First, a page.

Capacity boost coming to Asia/Europe
The Asia/Europe trade could see an influx of capacity over the next few weeks, according to the maritime news service Alphaliner.
'These moves will ease the capacity crunch on the Far East-to-Europe market, which the trade has been facing since late December, following a strong recovery of demand figures,' Alphaliner said in its Monday newsletter. 'The additional capacity could reverse the trend of rising freight rates observed since the fourth quarter of 2009.'
Alphaliner said trade growth on the Asia/Europe lane could grow as much as 10 percent in 2010, after falling 14.9 percent westbound in 2009.
The primary driver of added capacity is reintroduction of services suspended over the winter, such as the Grand and New World alliances' Loop D/CEX service to northern Europe. That service is to be activated March 23 and adds 6,000 TEUs of capacity per week, bringing the number of Asia/Europe loops for the alliances to four apiece. For the Grand Alliance, Loop D will replace its EU4 service, which was halted in December.
On a side note, Alphaliner is predicting that The Containership Company, the startup line that in April will commence a transpacific service between Taicang and Los Angeles, will find it difficult to find vessels for a similar service from Asia to northern Europe.
Franck Kayser, managing director of The Containership Company, told American Shipper in February the company is eyeing such a service later this year.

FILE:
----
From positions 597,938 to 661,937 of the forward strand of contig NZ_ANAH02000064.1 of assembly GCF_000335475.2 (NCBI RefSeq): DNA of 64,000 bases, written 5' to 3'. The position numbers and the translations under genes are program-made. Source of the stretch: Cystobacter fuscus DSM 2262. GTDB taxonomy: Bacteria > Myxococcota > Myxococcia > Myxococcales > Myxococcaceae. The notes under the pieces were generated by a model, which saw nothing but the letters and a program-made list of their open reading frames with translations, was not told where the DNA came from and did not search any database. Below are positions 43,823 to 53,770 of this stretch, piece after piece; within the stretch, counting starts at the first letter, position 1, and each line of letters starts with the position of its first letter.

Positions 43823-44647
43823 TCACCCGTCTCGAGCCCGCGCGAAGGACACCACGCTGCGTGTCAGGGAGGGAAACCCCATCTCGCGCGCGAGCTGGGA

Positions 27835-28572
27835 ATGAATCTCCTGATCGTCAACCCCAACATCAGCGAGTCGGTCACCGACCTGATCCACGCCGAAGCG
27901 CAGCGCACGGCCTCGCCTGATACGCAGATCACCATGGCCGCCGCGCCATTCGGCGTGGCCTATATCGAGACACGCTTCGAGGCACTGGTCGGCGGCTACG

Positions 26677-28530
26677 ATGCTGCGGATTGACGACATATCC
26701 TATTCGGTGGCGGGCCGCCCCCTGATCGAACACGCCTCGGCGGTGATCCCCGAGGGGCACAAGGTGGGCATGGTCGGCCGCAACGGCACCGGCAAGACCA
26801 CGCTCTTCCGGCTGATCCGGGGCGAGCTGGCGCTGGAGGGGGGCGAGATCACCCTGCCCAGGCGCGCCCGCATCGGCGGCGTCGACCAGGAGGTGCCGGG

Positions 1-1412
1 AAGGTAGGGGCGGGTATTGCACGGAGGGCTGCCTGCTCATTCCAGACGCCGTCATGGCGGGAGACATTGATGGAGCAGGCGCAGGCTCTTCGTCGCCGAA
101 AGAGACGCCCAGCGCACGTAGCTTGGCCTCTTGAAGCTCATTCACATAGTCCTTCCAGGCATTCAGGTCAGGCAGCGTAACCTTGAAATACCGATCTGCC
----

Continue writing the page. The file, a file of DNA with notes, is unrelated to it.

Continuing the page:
'The carrier will find it increasingly difficult to put together a service to North Europe given the foreseeable scarce availability of suitable tonnage over the coming three months,' Alphaliner said. 'The proposed service is expected to need at least eight units averaging 4,000 TEUs. The recovery in charter rates for the larger vessel sizes is expected to continue as demand picks up, rendering the TCC project less rewarding than it would have been if the ships had been chartered a few weeks earlier.
'Although there is still significant idle capacity, with over 100 ships of 3,000 TEUs and above currently without employment, a large part of these are carrier controlled, and many of the vessels are due to reenter the market in the next few months. The remaining ships in this segment are elderly vessels which are more suitable for employment on regional or feeder trades, rather than long-haul services.' ' Eric Johnson